Sunday, December 14, 2014

Fascinating Ideas

So, I've kept right on running since my last blog entry.  In fact, I have run ever day including and since Thanksgiving Day (on which I did the 5K Turkey Trot) and every day but one since Saturday November 22, the day before the Philadelphia Marathon.  With all that running I am up to 2123.1 miles and trying to aim for a total of 2222 at the end of the year 17 days from now.

In any case, this morning we went to the early mass at which we heard Fr. Burnham tell us about how we should be the light in our worlds and how we are faced with accepting who we are.  He made the observation that it has been human nature ever since the story of the Garden of Eden when everything was provided in abundance, to always reach beyond and to try to reach what was intended to be limited and not available.

Then, I attended the "Parent Connection" activity for parents while children are at religious education in the St. Pius X parish.  This was the third time that the director of religious education has led a session like this.  Today's session was the smallest (only 4 parents) but it was, nevertheless, a great session.

The topic was how to talk with our children about the role of women in the church.

What was most interesting to me was the fact that there was a clearer explanation of the Catholic church's position at present and the fact that it was not the result of a statement made under papal infallibility.

What was even more interesting was the way the director of religious education recast the question.  Yes, we can ask whether having women be ordained in the Catholic church would help to minimize the shortage of priests the Catholic church faces at the moment.  However, the even more important questions could be "what is the role for everyone who is not an ordained priest?" and "how should women be included in higher levels of decision making in the Catholic church?"

There are a few roles that only priests are eligible to perform in the Catholic church.  But, our parish is a great example of how the role of administering a church and leading a church community can be undertaken by a woman (we have had a female pastoral life director for over a decade) while the priest focuses more specifically on the sacramental aspects of his work.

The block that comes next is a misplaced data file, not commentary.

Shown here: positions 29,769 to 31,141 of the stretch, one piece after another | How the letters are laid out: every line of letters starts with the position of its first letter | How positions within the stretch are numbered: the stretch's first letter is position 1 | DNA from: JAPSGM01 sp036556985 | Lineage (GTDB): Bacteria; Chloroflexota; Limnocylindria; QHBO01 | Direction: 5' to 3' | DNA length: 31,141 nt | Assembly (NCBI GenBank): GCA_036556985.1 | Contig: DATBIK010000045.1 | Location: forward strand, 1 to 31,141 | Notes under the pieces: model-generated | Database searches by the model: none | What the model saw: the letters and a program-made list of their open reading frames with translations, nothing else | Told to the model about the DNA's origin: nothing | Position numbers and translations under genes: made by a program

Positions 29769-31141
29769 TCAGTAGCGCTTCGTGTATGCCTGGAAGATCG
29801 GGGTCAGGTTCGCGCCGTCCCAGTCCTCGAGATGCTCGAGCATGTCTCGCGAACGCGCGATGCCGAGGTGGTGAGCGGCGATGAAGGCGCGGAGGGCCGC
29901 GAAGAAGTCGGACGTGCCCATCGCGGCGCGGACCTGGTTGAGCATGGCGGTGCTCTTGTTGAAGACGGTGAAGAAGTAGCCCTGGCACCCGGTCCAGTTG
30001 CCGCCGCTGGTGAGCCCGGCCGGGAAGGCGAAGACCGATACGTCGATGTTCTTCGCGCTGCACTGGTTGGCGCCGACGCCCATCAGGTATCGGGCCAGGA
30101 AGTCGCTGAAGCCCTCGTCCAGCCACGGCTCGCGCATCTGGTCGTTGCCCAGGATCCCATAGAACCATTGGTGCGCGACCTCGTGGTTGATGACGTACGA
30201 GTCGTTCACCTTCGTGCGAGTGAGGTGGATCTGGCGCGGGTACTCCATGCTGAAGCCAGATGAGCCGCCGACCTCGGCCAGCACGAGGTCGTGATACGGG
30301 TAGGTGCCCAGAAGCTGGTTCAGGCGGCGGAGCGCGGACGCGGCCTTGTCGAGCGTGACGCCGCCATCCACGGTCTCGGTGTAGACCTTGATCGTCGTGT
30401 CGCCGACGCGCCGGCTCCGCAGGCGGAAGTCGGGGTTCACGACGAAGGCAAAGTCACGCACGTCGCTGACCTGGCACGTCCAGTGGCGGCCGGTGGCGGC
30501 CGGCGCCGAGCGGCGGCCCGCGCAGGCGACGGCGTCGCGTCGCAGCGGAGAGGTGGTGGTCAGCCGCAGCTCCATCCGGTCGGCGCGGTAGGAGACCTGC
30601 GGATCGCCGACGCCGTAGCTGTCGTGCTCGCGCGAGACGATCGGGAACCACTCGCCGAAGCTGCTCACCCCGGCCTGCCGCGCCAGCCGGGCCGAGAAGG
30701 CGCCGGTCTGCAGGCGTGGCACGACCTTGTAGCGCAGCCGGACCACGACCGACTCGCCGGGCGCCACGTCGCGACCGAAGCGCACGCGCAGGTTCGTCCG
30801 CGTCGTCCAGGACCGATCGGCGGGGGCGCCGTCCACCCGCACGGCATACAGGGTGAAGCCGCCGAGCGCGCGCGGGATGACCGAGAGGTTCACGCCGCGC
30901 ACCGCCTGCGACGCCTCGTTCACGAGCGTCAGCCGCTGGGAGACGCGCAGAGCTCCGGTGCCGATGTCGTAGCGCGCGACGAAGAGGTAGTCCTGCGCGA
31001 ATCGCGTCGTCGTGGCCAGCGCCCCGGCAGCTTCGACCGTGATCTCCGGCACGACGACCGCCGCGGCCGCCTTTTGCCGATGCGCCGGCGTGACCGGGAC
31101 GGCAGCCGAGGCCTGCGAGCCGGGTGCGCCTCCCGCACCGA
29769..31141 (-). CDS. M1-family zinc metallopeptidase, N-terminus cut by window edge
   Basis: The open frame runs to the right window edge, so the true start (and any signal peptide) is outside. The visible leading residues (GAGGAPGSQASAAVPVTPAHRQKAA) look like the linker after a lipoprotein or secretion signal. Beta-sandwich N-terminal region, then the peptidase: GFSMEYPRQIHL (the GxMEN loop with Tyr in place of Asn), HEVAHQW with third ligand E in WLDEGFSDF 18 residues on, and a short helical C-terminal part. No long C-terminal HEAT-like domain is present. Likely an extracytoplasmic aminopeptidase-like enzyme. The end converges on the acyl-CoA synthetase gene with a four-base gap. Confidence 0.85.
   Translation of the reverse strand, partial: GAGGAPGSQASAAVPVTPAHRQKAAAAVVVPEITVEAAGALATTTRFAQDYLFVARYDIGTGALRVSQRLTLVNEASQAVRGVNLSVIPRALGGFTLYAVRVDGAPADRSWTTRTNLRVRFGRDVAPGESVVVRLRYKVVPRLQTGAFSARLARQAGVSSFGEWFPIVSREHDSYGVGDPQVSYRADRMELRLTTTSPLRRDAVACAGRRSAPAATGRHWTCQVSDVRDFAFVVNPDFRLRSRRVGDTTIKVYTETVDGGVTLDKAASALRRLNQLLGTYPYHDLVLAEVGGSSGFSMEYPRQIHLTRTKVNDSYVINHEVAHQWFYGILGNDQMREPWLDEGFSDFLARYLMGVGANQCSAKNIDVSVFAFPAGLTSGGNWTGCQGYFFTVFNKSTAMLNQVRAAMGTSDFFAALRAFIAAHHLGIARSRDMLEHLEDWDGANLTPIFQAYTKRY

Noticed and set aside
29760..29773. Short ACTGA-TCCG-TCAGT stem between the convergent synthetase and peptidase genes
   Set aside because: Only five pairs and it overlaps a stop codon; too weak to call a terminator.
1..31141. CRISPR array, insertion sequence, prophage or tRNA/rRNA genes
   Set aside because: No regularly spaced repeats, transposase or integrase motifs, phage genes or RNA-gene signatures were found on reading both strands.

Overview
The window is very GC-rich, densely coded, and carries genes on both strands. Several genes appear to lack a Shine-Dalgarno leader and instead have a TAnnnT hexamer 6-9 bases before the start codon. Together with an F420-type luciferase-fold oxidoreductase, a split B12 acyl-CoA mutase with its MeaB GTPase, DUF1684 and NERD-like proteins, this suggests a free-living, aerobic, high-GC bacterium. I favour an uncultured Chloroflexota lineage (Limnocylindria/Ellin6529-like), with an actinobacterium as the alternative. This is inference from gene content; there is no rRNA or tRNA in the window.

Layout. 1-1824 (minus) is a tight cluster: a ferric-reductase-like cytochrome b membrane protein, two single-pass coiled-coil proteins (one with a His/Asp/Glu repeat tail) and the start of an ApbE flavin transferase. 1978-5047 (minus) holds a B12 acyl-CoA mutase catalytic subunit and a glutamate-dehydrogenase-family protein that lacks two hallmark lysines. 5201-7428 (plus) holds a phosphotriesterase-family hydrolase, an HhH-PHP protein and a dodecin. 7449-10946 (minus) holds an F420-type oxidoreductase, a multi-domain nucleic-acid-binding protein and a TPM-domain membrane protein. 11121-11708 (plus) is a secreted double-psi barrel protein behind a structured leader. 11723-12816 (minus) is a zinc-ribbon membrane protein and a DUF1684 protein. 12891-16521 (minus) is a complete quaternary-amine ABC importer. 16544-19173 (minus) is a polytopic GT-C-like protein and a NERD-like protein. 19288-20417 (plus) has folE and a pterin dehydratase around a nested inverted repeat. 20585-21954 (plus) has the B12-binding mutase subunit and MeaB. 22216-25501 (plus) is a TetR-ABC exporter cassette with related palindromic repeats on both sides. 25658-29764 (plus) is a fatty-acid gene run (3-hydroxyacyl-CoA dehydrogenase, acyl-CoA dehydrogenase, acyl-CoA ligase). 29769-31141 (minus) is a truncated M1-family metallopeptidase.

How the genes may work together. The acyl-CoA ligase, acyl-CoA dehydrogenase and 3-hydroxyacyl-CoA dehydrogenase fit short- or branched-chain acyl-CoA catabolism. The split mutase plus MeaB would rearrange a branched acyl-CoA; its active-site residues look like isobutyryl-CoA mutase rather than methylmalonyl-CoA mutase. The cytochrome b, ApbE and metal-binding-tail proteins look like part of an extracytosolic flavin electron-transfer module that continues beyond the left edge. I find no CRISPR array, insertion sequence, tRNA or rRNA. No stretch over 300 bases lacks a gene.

What I also thought about was the ways in which I had experienced women in important roles in my spiritual life throughout my life and the ways in which I have chosen to express this.

Clearly, my tattoo shows St. Sebastian (a man) depending on Irene (a woman) to rescue him after he was shot by archers.  I have reflected multiple times on how, in my life, I have been helped in general (as well as in my spiritual life) by women.

My mother recommended strongly that I join the Newman Student Association at Penn State.

Many of my closest friends in Newman were female.

There was an important female ministerial presence in my experience at both Penn State and Michigan.

The people with whom I have had the deepest conversations about faith and life in Baltimore have been women.

The pastoral life director already mentioned.

All but one of the individuals who has led the children and/or youth ministry program at St. Pius X in our time here have been female.

Obviously, my wife has been a great influence on my spiritual life.

I have written about it.

I show it every time anyone can see my right calf.

And so, I don't have any reason to suspect that women cannot be as important a light to the world in the priesthood of all believers as men can.  In fact, my experience points to women being just as important.

So, my own outlook says there is no reason to think that women cannot be an important part of spiritual life with unique insights that could add something important to decisions made by the Catholic church.  I will continue to rely on women in my life to help with my own spiritual journey.  I don't feel a strong need to debate whether women should be ordained in the Catholic church.  That is a debate for another day.  What I do think is that the church should continue to redefine ways in which to involve women in the most important discussions and most important ministries of the church.  If anyone ever needs convincing of the importance of women in spiritual life, in shaping spiritual life, in making decisions about how to strengthen spiritual life, in making decisions about how to minister based on spiritual life, and to be the light for the world that Fr. Burnham suggested this morning, I have a long list of testimonials I could provide. 

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